'Northamptonshire won't be able to fund some essential council services by 2019', finance member reveals

Councillor Robin Brown said statutory services - such as childrens and adult social care - would have to be looked next time if the Government refuses to raise its funding. Councils have to provide these by law, but the County Hall will be faced with no choice, he said.
Councillor Robin Brown said statutory services - such as childrens and adult social care - would have to be looked next time if the Government refuses to raise its funding. Councils have to provide these by law, but the County Hall will be faced with no choice, he said.

Northamptonshire County Council has warned this may be the last budget where services to protect the likes of vulnerable children and the elderly remain untouched.

Northamptonshire County Council has today (Monday) announced its full savings proposals of £34.3m for 2018/19 including the £9.6m of proposed budget savings which were announced in October.

The new proposals include;

a 4.98% increase in council tax, which includes a 3% precept for adult social care.

a review of the way care placements are brokered,

changes to on-street parking charges

new controls on trade waste at household waste recycling centres,

(Details on the above will be revealed over the course of today and tomorrow.)

And council leaders said they have shifted funds around to put an extra £24.6m on adult social care and £11m on children’s services. This extra funding would allow, for example, the council to pay for an additional 200 children in care and meet the rising cost of supporting those over the age of 85, which has increased by more than a quarter in the last three years.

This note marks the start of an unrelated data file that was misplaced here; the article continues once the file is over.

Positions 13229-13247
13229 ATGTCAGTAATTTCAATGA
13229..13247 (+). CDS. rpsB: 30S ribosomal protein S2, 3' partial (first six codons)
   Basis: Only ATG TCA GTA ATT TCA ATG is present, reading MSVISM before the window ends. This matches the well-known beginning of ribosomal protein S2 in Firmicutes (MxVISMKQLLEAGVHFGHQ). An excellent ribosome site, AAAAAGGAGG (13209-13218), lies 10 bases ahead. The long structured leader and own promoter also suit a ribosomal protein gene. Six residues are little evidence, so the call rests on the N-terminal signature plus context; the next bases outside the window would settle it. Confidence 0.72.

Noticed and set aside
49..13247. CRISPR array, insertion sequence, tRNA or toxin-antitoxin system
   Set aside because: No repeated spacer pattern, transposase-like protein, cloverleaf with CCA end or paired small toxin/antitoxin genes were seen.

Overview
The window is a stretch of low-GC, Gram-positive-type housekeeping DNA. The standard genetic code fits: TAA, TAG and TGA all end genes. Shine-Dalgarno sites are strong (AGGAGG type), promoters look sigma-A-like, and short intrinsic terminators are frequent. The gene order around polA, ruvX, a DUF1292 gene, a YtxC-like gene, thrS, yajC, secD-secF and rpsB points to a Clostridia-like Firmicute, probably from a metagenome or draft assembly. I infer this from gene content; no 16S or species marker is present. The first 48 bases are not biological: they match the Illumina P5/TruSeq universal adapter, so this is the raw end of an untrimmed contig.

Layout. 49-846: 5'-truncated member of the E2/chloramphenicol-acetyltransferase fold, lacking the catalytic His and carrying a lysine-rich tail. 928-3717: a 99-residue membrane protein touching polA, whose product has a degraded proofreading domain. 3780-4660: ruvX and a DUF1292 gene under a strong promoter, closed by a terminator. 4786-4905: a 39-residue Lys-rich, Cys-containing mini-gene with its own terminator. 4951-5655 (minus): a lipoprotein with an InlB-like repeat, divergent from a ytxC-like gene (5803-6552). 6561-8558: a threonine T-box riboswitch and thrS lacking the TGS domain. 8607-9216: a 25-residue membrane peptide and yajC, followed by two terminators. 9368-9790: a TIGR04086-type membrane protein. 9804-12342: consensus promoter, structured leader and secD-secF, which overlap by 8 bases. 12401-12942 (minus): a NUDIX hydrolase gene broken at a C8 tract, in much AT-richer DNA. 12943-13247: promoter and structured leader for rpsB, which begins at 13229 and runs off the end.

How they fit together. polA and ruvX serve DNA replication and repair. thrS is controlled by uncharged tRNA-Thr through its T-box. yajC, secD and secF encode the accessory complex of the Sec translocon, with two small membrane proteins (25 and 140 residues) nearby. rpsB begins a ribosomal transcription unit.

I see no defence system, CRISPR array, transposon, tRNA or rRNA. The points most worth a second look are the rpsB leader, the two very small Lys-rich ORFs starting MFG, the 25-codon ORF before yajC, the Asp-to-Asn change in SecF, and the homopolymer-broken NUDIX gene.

However, they have also revealed that Whitehall has reduced funding by a massive 36 per cent this year (subject to slight changes).

Cllr Robin Brown, county council cabinet member for finance, said this looks like the last budget where County Hall is able to protect children's and adult social services.

He said: “Northamptonshire’s population is continuing to grow at an increasingly fast pace - 1.5% faster than the national average – and that is creating huge demand for services including school places, children’s services and adult social care.

“We have reviewed the way we work to ensure we are as efficient as possible and deliver the best possible value for money, and after this year it is very difficult to identify further savings without impacting significantly on frontline, statutory services.

“We’re currently anticipating that we’ll receive £22.49m in Revenue Support Grant, our main source of funding from the Government. This is 36% less than the £35.5m we received last year.

“Unless the Government takes a serious look at its funding of local public services, we will struggle to even deliver statutory services by as soon as 2019/20.”

Meanwhile, the county council will continue to make its case for a fairer funding deal from the Government while exploring options to make the most income it can from its assets

County council leader Cllr Heather Smith said: “It is no secret that it is becoming harder and harder to deliver a balanced budget while protecting statutory frontline services.

“Unfortunately, due to the increasing demand on services and reducing levels of government funding, we are having to take a hard look at our all discretionary services and prioritise those areas that protect the most vulnerable in society.

“We do understand that some of these proposals will have an impact on communities, and that is why we are continuing to call for an urgent review of our funding model from the Government while doing everything we can to minimise the impact on frontline services.

“We have also directly requested that the government look at again at the council tax cap. We believe given the pressures we are experiencing and our low tax rate there should be more flexibility afforded to us in terms of our tax raising powers. In our consultation so far many people have suggested they would be prepared to pay more tax to protect frontline services so it is something we have to explore.”

At the same time as this growth in costs, Northamptonshire has seen reducing levels of funding from central government – down another 36% this year - and a cap on increasing council tax to generate funding. The Chancellor’s Autumn Budget also failed to deliver any financial support to councils like Northamptonshire County Council facing severe pressures.

.Cabinet will discuss the proposed 2018/19 budget tomorrow (Tuesday) at 11am.